As a photographer driven by the desire to document the world around you, what do you do when that world shrinks? Or, as Cardiff photographer Glenn Edwards put it in a recent WalesOnline article: "This most important, horrendous story in our history was unfolding in front of our eyes but we couldn't see it, only the consequence of it, but somehow we had to record and capture the story for future generations, for history, but how?" It's a question implicitly asked by the Guardian in this article, featuring 11 photographers' responses to lockdown.
For many, the pandemic's impact has been devastating. Nadav Kander is not alone in finding that "all my projects and the work I had just absolutely evaporated". But for Newsha Tavakolian, it's imperative that photographers don't despair and down tools but instead try to kindle and pursue their creative urges: "If I can say one thing to other photographers and artists, it's that they must act before this lifestyle becomes normal. Now is the best time to do projects, because everything is new. You've got to capture that before you lose your appetite."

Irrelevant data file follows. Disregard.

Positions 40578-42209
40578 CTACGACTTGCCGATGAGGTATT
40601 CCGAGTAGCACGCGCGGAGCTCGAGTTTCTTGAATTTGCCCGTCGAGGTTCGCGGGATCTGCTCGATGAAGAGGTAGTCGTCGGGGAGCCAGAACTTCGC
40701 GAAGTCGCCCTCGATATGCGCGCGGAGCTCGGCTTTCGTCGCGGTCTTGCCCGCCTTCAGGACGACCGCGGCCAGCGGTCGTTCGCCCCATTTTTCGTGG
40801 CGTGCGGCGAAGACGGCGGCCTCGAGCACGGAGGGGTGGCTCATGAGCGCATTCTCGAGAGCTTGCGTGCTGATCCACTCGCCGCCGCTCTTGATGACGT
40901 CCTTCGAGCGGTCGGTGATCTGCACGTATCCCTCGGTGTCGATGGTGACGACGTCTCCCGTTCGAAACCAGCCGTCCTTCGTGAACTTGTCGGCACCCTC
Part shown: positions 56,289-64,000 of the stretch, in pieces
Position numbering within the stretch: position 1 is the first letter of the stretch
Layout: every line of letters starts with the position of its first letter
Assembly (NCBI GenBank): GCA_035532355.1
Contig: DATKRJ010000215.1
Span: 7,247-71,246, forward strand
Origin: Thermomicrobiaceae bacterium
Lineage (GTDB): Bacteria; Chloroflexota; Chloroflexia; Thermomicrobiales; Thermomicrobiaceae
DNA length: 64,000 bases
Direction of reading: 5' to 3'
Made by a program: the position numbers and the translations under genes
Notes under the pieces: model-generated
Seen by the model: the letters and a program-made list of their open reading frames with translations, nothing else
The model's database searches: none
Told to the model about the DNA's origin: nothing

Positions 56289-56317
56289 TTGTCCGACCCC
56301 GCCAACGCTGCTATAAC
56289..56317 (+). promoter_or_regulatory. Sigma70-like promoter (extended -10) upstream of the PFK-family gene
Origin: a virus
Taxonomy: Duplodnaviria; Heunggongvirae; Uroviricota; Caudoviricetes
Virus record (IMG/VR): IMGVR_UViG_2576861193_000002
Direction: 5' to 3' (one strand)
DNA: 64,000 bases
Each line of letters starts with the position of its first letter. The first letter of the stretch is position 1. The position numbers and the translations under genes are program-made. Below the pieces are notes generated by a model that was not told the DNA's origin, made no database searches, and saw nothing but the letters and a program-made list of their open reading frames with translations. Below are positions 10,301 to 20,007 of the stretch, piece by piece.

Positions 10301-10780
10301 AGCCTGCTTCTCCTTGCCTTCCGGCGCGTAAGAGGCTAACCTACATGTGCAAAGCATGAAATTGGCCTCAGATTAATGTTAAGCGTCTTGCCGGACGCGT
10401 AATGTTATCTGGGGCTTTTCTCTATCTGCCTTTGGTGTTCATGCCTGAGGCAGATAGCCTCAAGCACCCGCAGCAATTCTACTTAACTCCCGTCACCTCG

There are obviously severe limitations on the sort of projects that are achievable, but that isn't stopping people from (for instance) taking portraits from outside windows looking in or (like Edwards) from inside windows looking out. Only a small handful of photographers, such as Murdo MacLeod, have had access to hospital wards and been able to chronicle the horrors of life and death on the frontline; the vast majority have been stuck in and around their homes, forced by the circumstances to focus on the minutiae, "the consequence".
However, for Alys Tomlinson, at least, it's been a revelation: "After the lockdown is over, I'll probably look more towards stories around me. In the past, I've never felt that inspired by what's on my doorstep, but you don't have to go to the Amazon or Antarctica to make interesting pictures." Perhaps lockdown is making us all keener observers of our immediate surroundings.